example : (a + b) * (c + d) = a * c + b * c + a * d + b * d :=
by rw [left_distrib, right_distrib, right_distrib, add_assoc]

9.5. Exercises¶

1. Fill in the sorry.

section
variable A : Type
variable f : A  A
variable P : A  Prop
variable  h :  x, P x  P (f x)

-- Show the following:
example :  y, P y  P (f (f y)) :=
sorry
end

2. Fill in the sorry.

section
variable U : Type
variables A B : U  Prop

example : ( x, A x  B x)   x, A x :=
sorry
end

3. Fill in the sorry.

section
variable U : Type
variables A B C : U  Prop

variable h1 :  x, A x  B x
variable h2 :  x, A x  C x
variable h3 :  x, B x  C x

example :  x, C x :=
sorry
end

4. Fill in the sorry’s below, to prove the barber paradox.

open classical   -- not needed, but you can use it

-- This is an exercise from Chapter 4. Use it as an axiom here.
axiom not_iff_not_self (P : Prop) : ¬ (P  ¬ P)

example (Q : Prop) : ¬ (Q  ¬ Q) :=
not_iff_not_self Q

section
variable Person : Type
variable shaves : Person  Person  Prop
variable barber : Person
variable h :  x, shaves barber x  ¬ shaves x x

-- Show the following:
example : false :=
sorry
end

5. Fill in the sorry.

section
variable U : Type
variables A B : U  Prop

example : ( x, A x)   x, A x  B x :=
sorry
end

6. Fill in the sorry.

section
variable U : Type
variables A B : U  Prop

variable h1 :  x, A x  B x
variable h2 :  x, A x

example :  x, B x :=
sorry
end

7. Fill in the sorry.

variable  U : Type
variables A B C : U  Prop

example (h1 :  x, A x  B x) (h2 :  x, B x  C x) :
x, A x  C x :=
sorry

8. Complete these proofs.

variable  U : Type
variables A B C : U  Prop

example : (¬  x, A x)   x, ¬ A x :=
sorry

example : ( x, ¬ A x)  ¬  x, A x :=
sorry

9. Fill in the sorry.

variable  U : Type
variables R : U  U  Prop

example : ( x,  y, R x y)   y,  x, R x y :=
sorry

10. The following exercise shows that in the presence of reflexivity, the rules for symmetry and transitivity are equivalent to a single rule.

theorem foo {A : Type} {a b c : A} : a = b  c = b  a = c :=
sorry

-- notice that you can now use foo as a rule. The curly braces mean that
-- you do not have to give A, a, b, or c

section
variable A : Type
variables a b c : A

example (h1 : a = b) (h2 : c = b) : a = c :=
foo h1 h2
end

section
variable {A : Type}
variables {a b c : A}

-- replace the sorry with a proof, using foo and rfl, without using eq.symm.
theorem my_symm (h : b = a) : a = b :=
sorry

-- now use foo and my_symm to prove transitivity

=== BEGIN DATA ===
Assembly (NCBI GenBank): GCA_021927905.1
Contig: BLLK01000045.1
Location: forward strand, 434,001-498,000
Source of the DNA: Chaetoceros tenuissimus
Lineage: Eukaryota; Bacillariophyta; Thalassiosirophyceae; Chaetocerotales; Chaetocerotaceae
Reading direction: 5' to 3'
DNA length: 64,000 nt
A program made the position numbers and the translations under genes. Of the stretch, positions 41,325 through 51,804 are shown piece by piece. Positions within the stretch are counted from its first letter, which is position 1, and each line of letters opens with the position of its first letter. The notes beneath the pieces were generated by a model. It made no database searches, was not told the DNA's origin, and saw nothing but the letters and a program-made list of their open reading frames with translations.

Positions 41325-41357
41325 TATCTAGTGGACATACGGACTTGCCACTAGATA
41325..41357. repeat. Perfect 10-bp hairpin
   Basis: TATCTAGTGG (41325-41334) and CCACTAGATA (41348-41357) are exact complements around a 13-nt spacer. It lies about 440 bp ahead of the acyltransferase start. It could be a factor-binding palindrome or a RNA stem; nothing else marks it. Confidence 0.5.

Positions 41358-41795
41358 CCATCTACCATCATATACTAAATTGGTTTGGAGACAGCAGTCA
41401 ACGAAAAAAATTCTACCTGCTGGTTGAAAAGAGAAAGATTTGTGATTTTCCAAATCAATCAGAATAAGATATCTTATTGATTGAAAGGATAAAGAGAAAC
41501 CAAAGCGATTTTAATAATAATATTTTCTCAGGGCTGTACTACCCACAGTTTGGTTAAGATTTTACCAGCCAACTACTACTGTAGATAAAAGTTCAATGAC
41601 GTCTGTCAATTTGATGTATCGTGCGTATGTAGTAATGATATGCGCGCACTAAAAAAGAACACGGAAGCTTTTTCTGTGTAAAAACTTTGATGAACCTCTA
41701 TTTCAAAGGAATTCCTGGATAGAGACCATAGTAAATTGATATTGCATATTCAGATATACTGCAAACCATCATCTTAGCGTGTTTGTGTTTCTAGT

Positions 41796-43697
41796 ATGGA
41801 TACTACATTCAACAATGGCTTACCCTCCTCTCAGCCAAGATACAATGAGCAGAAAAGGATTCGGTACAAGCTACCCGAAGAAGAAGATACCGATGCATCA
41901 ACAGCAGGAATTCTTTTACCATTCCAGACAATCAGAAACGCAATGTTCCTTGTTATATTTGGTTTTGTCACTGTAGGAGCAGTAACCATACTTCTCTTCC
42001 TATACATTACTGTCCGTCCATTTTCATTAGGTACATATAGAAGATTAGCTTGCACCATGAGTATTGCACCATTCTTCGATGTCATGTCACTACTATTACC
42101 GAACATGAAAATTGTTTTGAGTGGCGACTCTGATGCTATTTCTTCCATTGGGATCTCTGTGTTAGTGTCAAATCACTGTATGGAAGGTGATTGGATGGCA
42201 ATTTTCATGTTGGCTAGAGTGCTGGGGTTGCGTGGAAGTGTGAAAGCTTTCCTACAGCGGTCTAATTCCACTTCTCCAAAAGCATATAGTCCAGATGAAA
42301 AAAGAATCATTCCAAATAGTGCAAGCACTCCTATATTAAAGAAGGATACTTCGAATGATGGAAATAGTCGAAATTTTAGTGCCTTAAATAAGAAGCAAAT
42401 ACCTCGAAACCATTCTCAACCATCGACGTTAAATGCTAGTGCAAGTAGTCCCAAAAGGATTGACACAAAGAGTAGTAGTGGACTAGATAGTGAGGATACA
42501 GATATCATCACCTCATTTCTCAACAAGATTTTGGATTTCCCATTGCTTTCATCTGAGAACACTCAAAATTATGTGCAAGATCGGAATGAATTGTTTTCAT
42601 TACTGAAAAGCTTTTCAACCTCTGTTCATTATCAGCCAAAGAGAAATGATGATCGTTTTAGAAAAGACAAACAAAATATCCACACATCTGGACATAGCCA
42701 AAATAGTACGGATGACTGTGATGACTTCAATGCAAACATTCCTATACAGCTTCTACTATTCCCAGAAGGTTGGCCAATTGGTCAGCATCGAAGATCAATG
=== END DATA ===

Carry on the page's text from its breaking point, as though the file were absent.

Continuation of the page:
theorem my_trans (h1 : a = b) (h2 : b = c) : a = c :=
sorry
end

11. Replace each sorry below by the correct axiom from the list.

-- these are the axioms for a commutative ring

#check @mul_assoc
#check @mul_comm
#check @mul_one
#check @one_mul
#check @left_distrib
#check @right_distrib

variables x y z : int

theorem t1 : x - x = 0 :=
calc
x - x = x + -x : by rw sub_eq_add_neg
... = 0      : by rw add_right_neg

theorem t2 (h : x + y = x + z) : y = z :=
calc
y     = 0 + y        : by rw zero_add
... = (-x + x) + y : by rw add_left_neg
... = -x + (x + y) : by rw add_assoc
... = -x + (x + z) : by rw h
... = (-x + x) + z : by rw add_assoc
... = 0 + z        : by rw add_left_neg
... = z            : by rw zero_add

theorem t3 (h : x + y = z + y) : x = z :=
calc
x     = x + 0        : sorry
... = x + (y + -y) : sorry
... = (x + y) + -y : sorry
... = (z + y) + -y : by rw h
... = z + (y + -y) : sorry
... = z + 0        : sorry
... = z            : sorry

theorem t4 (h : x + y = 0) : x = -y :=
calc
x     = x + 0        : by rw add_zero
... = x + (y + -y) : by rw add_right_neg
... = (x + y) + -y : by rw add_assoc
... = 0 + -y       : by rw h
... = -y           : by rw zero_add

theorem t5 : x * 0 = 0 :=
have h1 : x * 0 + x * 0 = x * 0 + 0, from
calc
x * 0 + x * 0 = x * (0 + 0) : sorry
... = x * 0       : sorry
... = x * 0 + 0   : sorry,
show x * 0 = 0, from t2 _ _ _ h1

theorem t6 : x * (-y) = -(x * y) :=
have h1 : x * (-y) + x * y = 0, from
calc
x * (-y) + x * y = x * (-y + y) : sorry
... = x * 0        : sorry
... = 0            : by rw t5 x,
show x * (-y) = -(x * y), from t4 _ _ h1

theorem t7 : x + x = 2 * x :=
calc
x + x = 1 * x + 1 * x : by rw one_mul
... = (1 + 1) * x   : sorry
... = 2 * x         : rfl